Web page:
The way path integrals are used in quantum field theory is, very roughlyspeaking, that the probability amplitude of a process going from point v1to point v2is an integral over all possible ways of getting fromv1 tov2. In our finite-dimensional model, each of these``ways'' is represented by a point v in Rn andthe probability measure assigned to that way is . The integral is what we called before a 2-point function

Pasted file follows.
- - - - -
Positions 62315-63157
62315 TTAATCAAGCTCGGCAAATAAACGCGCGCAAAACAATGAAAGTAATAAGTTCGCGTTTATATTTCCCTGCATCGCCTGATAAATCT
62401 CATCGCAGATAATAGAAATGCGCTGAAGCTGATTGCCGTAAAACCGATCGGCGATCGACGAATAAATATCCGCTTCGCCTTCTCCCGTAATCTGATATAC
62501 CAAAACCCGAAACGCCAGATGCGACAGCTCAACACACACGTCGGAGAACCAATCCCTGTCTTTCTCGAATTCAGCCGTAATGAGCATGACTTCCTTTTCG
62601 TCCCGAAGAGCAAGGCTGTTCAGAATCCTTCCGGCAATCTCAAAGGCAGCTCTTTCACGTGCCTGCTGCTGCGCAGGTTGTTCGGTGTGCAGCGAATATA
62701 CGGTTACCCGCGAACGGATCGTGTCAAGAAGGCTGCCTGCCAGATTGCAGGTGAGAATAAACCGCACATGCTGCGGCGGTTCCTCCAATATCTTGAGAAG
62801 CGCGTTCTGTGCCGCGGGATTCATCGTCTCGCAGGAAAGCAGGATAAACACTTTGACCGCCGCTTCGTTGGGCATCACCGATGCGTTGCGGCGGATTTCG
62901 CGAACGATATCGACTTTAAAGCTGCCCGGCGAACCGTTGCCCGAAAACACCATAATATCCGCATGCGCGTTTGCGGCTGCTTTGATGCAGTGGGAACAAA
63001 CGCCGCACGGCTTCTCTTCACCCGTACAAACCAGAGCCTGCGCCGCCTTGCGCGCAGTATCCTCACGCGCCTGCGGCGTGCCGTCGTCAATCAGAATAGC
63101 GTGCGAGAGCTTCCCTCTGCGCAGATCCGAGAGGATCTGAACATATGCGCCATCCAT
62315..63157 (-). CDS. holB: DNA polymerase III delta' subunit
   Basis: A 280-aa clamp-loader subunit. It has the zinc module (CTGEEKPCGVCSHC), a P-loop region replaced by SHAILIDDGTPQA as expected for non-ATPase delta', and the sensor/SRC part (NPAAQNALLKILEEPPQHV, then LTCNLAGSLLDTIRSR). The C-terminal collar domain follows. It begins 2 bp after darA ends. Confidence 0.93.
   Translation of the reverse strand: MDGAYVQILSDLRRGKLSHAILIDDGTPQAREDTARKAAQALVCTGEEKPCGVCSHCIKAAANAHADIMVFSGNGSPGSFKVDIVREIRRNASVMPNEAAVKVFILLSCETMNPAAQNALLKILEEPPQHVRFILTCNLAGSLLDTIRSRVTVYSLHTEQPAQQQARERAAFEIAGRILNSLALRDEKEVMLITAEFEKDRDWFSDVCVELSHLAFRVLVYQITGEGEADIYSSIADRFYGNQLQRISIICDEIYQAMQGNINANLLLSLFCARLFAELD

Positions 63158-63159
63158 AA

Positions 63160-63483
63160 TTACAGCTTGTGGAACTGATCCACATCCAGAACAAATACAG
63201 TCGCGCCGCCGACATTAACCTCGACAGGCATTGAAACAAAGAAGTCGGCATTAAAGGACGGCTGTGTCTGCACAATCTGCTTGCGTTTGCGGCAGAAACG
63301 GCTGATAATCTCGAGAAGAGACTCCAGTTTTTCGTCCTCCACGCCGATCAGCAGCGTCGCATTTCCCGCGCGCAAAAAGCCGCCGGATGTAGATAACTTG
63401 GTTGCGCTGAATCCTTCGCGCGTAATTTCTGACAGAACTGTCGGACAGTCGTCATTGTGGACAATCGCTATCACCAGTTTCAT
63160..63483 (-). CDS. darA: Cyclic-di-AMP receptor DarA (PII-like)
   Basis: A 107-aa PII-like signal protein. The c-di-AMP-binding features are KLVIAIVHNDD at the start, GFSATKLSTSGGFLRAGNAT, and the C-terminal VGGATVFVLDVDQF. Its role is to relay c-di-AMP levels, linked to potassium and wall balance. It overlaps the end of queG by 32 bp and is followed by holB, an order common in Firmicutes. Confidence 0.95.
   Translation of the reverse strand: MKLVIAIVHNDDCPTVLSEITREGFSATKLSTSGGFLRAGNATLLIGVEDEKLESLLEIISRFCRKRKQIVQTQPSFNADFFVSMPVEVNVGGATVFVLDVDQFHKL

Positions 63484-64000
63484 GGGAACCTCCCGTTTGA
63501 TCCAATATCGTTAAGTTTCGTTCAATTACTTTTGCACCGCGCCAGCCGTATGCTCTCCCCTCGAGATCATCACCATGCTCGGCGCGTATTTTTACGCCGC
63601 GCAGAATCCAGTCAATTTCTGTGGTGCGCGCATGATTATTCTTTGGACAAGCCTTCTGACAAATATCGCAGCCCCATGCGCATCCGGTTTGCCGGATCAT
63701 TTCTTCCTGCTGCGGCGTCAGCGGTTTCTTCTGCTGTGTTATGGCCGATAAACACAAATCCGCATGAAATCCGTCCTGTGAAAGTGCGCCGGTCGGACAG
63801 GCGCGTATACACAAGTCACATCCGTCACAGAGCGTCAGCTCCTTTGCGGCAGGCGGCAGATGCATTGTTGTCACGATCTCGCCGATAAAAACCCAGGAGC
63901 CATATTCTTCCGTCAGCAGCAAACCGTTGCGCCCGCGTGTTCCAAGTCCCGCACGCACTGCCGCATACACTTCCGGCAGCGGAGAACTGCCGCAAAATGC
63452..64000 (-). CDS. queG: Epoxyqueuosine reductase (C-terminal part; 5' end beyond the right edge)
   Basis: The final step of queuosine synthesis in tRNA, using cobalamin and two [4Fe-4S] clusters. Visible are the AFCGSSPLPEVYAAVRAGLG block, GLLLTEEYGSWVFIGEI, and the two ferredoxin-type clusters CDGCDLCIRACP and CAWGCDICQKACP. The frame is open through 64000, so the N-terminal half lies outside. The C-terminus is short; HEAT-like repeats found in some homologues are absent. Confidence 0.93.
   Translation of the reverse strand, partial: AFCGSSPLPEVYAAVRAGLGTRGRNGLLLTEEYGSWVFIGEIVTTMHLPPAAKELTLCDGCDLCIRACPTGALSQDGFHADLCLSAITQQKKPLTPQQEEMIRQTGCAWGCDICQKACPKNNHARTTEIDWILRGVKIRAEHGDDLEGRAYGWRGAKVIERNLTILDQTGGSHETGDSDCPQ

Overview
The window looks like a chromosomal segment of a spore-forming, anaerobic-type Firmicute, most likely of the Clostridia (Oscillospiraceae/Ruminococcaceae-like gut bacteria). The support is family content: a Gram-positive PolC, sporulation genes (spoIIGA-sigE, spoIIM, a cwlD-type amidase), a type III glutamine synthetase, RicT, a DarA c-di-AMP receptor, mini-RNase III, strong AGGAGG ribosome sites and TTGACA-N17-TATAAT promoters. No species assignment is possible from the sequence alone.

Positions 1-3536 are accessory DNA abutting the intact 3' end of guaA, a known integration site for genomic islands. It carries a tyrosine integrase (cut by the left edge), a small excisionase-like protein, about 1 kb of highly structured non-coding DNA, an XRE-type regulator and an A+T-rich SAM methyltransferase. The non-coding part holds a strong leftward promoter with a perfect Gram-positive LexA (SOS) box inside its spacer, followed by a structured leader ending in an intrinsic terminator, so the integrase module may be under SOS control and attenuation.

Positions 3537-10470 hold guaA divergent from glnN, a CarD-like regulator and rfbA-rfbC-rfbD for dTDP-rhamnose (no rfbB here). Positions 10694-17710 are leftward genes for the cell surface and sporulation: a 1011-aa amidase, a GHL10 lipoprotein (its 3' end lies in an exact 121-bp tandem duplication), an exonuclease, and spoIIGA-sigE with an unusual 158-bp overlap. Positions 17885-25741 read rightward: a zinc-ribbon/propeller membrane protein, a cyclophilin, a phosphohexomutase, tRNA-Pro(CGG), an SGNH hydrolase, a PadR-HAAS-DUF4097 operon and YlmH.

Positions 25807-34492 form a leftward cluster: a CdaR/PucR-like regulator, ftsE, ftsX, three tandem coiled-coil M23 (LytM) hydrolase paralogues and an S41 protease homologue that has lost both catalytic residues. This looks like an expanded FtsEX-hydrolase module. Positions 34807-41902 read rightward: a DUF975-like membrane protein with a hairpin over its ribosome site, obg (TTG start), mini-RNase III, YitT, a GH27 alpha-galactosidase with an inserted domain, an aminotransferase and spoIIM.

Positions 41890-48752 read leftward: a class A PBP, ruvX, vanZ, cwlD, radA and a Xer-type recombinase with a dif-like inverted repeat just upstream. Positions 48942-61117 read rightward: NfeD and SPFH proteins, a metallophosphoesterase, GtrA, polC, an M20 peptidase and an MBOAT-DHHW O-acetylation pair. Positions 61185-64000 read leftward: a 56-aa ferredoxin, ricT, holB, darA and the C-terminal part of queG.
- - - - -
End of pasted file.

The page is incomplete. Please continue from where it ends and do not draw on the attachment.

and what we will now call a correlation function.
We continue with the example of the cubic potential
By our previous calculations,
In terms of Wick's Theorem and our graph interpretation of pairings, thisbecomes:
where now the sum is over all graphs Gwith two single-valent vertices (the ends)labeled 1 and 2, and n 3-valent vertices.
This graph occurs in the calculation of the coefficientof in <v1,v2>.
The k-pointcorrelation functions are similarly defined and calculated. Hereis where we begin to see the usual ``Feynman diagrams.''
This graph occurs in the calculation of the coefficient of in<v1,v2,v3,v4>.